The Togo wolfpack killed another calf on a Forest Service grazing allotment in the Kettle River Range, Washington Fish and Wildlife confirmed Friday, but the department has put on hold plans to eliminate the pack to be sure it doesn't cross a judge in Seattle.
The depredation was the first by the Togo pack since Aug. 11 and the first since Fish and Wildlife Director Kelly Susewind authorized the department on Aug. 9 to kill the pack's two known wolves.
The pack had killed or injured six cattle in the previous 30 days, double the threshold for the department to consider lethal control.
Fish and Wildlife has not killed either wolf, and now the lethal-removal operation has a legal complication stemming from the department's elimination of the neighboring OPT pack, also in the Kettle River Range in Ferry County.
King County Superior Court Judge John McHale ordered the department Aug. 16 to not kill the last OPT wolf. McHale's order was based on information from the department that there was one wolf left to protect.
Later that day, however, Fish and Wildlife revealed the surviving wolf was probably a lone wolf photographed in June near the pack, but probably just passing through and never belonging to the pack.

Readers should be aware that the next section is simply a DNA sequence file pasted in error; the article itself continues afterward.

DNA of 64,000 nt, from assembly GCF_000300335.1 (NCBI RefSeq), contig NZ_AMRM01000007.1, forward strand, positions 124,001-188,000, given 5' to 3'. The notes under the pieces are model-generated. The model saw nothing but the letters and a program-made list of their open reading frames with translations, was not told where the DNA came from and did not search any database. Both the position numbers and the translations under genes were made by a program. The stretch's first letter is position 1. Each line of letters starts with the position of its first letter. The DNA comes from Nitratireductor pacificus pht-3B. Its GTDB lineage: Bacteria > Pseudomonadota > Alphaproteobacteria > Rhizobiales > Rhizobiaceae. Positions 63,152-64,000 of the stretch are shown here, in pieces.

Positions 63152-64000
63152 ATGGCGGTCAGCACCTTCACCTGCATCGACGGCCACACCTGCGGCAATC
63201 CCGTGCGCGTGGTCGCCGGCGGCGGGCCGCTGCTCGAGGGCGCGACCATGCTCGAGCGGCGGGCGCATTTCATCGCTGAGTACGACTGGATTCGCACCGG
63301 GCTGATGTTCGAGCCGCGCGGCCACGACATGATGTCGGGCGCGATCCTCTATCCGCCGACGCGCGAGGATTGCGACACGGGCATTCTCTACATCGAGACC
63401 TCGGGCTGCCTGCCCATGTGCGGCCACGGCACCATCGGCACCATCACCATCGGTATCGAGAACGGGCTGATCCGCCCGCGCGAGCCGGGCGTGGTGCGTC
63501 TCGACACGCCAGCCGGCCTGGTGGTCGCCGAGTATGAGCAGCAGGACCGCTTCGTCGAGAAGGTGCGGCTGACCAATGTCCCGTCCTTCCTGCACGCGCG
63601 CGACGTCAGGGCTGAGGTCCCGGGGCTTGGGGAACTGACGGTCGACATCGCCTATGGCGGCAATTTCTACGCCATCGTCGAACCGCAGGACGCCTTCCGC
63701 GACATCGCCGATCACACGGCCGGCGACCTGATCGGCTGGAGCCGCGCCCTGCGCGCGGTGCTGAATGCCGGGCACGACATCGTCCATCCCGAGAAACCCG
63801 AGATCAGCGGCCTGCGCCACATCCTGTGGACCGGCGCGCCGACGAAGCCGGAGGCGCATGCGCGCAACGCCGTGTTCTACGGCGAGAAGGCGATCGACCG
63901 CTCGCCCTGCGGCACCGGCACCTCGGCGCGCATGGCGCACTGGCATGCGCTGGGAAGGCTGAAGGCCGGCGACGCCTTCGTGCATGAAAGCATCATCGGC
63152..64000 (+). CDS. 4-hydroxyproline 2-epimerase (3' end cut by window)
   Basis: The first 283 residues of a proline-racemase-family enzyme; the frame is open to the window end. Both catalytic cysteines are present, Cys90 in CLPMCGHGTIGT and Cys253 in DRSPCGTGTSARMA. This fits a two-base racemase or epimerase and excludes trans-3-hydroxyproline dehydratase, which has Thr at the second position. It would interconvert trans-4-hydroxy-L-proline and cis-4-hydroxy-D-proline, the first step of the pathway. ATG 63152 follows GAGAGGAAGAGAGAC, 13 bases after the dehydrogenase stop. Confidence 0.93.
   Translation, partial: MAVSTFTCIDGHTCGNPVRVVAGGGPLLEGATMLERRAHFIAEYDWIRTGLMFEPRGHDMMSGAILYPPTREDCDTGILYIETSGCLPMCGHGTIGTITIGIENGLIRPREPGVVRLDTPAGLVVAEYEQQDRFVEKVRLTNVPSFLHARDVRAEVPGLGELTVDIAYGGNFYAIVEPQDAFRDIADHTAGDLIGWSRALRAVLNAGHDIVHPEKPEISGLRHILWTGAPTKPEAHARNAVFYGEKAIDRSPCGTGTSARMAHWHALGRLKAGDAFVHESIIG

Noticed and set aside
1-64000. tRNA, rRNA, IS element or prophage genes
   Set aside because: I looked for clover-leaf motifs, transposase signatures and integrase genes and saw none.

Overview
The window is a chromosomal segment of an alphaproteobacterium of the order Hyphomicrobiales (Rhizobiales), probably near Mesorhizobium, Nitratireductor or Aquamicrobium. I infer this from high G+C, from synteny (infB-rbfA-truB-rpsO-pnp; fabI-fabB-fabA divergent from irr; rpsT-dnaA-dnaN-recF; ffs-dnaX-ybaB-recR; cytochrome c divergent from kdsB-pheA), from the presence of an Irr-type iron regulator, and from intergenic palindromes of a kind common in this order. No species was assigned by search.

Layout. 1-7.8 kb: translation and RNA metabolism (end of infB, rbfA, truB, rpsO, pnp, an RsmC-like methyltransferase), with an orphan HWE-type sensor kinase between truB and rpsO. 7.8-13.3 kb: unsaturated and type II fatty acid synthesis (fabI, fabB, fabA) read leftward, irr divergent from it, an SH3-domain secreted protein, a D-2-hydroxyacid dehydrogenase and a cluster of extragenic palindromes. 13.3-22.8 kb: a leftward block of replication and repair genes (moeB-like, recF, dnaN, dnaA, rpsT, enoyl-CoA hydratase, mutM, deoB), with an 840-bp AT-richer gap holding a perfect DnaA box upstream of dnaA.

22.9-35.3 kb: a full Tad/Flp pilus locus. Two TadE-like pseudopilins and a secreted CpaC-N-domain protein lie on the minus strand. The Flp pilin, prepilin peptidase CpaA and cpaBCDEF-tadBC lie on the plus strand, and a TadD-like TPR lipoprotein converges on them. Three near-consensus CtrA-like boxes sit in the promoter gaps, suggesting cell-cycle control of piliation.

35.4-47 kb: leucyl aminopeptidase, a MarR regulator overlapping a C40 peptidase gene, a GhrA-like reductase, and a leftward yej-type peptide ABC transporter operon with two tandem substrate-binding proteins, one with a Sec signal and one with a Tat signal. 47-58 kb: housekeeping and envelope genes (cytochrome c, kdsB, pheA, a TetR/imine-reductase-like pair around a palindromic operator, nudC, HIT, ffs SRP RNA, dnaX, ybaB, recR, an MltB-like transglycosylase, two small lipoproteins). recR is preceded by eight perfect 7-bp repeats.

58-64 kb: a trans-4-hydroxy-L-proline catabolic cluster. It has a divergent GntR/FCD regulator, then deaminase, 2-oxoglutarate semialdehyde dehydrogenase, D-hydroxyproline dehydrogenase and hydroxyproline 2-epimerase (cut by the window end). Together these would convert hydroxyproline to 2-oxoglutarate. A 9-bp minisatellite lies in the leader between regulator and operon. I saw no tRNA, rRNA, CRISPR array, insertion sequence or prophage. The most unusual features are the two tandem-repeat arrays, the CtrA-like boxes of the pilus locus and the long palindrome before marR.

Wolf advocates who won the preliminary injunction from McHale have asked the judge to broaden his protection order to the entire Kettle River Range to ensure Fish and Wildlife doesn't kill that surviving wolf.
McHale has yet to rule on the request.
Fish and Wildlife spokeswoman Staci Lehman said Monday morning the department is considering what to do next. It was not currently looking to remove the Togo pack, she said.
"We want to make sure we're within the letter of the law," she said.
Fish and Wildlife says there would be no way to identify the lone wolf.
Fish and Wildlife says it believes there are two wolves left in the Togo pack. A rancher shot a third wolf this month as it was attacking cattle. The wolf ran away and has not been found, but officials believe the wound was serious enough to be fatal.
Fish and Wildlife shot eight OPT pack wolves this summer and two last fall. The pack had attacked at least 29 cattle since last September.
McHale issued the preliminary injunction against killing the last wolf in the OPT pack after ruling that the wolf advocates would be harmed if the wolf were killed. Two King County residents said in court filings that they hope to see wolves in the wild.